by boxplot Mar 31, 2018 10:23 am
Formatting charts in Excel is no easy task. It’s time-consuming, and Excel is pretty fussy which doesn’t make things easier. In this post I’ll give general tips for formatting charts, and also go over a few common scenarios.
Understand the Parts of a Chart
First thing’s first: it’s important to get the syntax down pat for Excel charts. Here’s what Microsoft calls the various parts of a chart:
We’ll go through some of these less obvious ones in more detail later in the post (like data series vs. data point) but it’s important to get the general terminology down because when you right-click on a chart, the menu will change depending on where you right-click.
Most people already know that right-clicking on something, whether it’s a link in a web browser or a chart in Excel, will make a menu of options appear. When right-clicking on charts in Excel, however, it is important to right-click on the *exact* thing that you want to change.
You will get different menus if you right-click in different places on a chart in Excel.
So, if you want to modify the y-axis, you need to right-click directly on the y-axis. Sometimes, you might think you’re clicking on the y-axis, but if it’s not *exactly* on the y-axis, you won’t get the option to modify the axis. It’s tricky! See what happens below when I click in the white space naer the y-axis (between the 800 and 1200) as opposed to when I click directly on the 1200:
it’s different menus! The first time, I got a larger menu with “Format Chart Area” at the bottom of the menu. The second time, I got a smaller menu with “Format Axis” at the bottom of the menu. If I’m trying to change the y-axis, I’d want the second one so I can click on “Format Axis”.
Usually, you want the “Format …” option when right-clicking.
Of course this will not be the case 100% of the time, but for the majority of chart changes that people want to make in Excel, the option at the bottom of the menu is what you’re looking for. As I just mentioned, this option will change depending on where you click on the chart – if you right-click on the x or y axis, it will be “Format Axis.” If you right-click on a point on a scatterplot, it will be “Format Data Series.” If you right-click on the white space around the edges of the chart, it will be “Format Chart Area”. That will bring up a window or panel (depending on your version of Excel) that will allow you to add/remove borders, change colors, modify the minimum and maximum axis values, etc. For example, if you are trying to change the color of all the bars in a bar chart, you’d right-click on a bar, all of the bars will become selected, and you’ll choose “Format Data Series”.
To remove the border of a chart, you’d right-click in the white area surrounding the chart, and then choose “Format Chart Area”. Then, under the spill-paint icon, choose “Border” and set it to “No Line”.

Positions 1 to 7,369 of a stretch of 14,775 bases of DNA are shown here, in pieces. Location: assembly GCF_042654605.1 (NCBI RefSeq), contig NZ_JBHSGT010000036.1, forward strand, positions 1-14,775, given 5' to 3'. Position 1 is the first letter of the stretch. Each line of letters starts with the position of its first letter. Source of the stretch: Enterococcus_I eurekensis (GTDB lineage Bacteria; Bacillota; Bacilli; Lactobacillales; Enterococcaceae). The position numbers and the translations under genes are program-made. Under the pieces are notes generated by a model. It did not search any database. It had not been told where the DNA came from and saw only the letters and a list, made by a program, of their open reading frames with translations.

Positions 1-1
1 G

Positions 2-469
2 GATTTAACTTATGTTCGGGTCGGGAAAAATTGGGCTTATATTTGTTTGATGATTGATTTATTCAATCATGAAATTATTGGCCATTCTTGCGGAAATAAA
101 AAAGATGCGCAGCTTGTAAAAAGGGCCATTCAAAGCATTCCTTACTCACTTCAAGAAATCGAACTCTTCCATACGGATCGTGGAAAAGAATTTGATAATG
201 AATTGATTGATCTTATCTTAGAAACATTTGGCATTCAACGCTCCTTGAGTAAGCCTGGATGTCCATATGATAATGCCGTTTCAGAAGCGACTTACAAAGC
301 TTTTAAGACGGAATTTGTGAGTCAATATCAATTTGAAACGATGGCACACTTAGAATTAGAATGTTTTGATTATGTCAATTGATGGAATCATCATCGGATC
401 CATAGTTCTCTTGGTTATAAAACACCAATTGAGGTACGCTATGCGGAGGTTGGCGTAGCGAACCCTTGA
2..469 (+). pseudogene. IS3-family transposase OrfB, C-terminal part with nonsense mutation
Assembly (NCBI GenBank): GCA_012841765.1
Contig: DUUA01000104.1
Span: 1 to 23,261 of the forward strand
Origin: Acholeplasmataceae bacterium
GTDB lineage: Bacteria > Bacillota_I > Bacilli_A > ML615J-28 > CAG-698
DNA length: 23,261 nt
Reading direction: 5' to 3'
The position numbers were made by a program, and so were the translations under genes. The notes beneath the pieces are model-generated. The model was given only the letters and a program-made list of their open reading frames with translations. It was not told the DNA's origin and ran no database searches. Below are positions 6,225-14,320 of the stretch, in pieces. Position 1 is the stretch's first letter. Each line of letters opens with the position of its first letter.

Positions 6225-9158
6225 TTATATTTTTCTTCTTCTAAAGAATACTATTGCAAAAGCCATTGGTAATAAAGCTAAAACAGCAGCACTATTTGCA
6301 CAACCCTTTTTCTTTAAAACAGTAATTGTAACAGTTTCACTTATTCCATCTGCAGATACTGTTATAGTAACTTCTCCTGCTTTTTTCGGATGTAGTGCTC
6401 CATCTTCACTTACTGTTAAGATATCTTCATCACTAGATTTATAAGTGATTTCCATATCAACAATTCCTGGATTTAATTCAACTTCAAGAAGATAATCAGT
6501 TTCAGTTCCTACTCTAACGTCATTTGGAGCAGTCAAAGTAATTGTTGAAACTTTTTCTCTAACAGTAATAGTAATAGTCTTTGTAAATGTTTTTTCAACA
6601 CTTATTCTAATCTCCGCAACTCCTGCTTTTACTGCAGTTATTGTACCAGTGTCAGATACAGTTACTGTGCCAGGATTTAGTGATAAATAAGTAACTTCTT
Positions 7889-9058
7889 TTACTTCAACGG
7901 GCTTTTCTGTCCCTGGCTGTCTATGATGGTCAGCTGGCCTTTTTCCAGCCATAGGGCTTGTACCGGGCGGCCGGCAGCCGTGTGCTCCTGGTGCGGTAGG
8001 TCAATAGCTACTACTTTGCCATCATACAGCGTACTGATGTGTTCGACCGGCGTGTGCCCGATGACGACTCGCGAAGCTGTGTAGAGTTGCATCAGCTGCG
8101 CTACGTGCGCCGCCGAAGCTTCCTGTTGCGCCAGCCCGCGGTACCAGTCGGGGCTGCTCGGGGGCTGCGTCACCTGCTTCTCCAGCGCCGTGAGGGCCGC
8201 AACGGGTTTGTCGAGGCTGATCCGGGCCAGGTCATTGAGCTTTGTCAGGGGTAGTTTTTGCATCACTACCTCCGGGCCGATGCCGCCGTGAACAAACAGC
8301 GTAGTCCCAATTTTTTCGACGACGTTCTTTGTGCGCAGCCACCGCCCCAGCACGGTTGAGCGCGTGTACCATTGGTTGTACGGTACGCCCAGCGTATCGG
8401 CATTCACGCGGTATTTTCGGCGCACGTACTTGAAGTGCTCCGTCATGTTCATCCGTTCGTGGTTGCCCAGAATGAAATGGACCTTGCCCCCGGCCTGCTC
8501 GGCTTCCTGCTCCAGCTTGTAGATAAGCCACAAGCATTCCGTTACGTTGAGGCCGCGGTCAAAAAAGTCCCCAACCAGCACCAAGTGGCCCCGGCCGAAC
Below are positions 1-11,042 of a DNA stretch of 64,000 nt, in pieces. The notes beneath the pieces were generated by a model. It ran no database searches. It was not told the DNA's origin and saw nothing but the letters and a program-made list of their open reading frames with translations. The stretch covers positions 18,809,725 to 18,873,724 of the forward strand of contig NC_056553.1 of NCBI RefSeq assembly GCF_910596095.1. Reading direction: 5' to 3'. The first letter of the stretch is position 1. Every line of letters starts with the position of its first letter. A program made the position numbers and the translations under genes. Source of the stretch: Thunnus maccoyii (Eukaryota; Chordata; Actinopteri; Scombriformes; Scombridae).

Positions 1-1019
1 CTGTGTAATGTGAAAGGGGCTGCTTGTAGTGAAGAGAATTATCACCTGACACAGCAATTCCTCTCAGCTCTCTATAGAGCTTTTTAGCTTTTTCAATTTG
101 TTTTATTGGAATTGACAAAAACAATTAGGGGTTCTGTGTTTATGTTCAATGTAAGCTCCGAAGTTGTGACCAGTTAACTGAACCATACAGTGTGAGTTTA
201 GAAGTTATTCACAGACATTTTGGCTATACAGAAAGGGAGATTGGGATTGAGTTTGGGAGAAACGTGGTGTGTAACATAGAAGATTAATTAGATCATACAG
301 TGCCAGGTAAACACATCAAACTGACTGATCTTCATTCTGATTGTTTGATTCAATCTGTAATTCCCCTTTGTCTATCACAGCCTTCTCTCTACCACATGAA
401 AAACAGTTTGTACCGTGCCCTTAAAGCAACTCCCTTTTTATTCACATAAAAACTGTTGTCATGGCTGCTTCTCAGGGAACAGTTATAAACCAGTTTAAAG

Finally, to change the maximum value of the y-axis, right-click on the axis and choose “Format Axis”. Then set the maximum to whatever you want and hit enter:
Chart Area vs Plot Area
This has its own section because it is particularly tricky. There is a “chart area” in Excel and a “plot area”. The “plot area” is inside of the chart area. On the figure below, the chart area is the red, and the plot area is the yellow:
Data Series vs. Data Point
This is even trickier than plot are vs chart area! If you single LEFT CLICK on a bar in a bar chart in Excel, you will select the entire “Data Series”. That is, every bar of that same color. If you single LEFT CLICK a SECOND time on that same bar, you will select ONLY that bar, which is called a “Data Point”. Notice I’m not saying “double click” – it’s single left clicking twice that produces this result. This same phenomenon will happen for other charts too – if you left-click once on a poixnt in a scatterplot in Excel, it will select all points of that color. If you single left-click on that same point again, it will select only that one point.
Sometimes, when you left-click once on a point in a scatterplot, it looks like it is not selecting all the points of that color. It may look like it is only select some of the points of that color, but that’s just a display flaw of Excel – it’s actually selecting all of the points of that color.
Notice how the menu changes when I select an entire data series versus just a data point:
And finally, that is how you would change the color of a single bar on a bar chart, instead of all bars of that color:
Excel is super fussy and it can be frustrating when you are first learning to modify charts and Excel won’t do what you want. Keep this page as a reference for when you get stuck – these guidelines should cover the basics of formatting, as well as many common formatting scenarios in Excel. Remember, right-clicking is usually the way to go, but it’s important to right-click on exactly what you are trying to modify.
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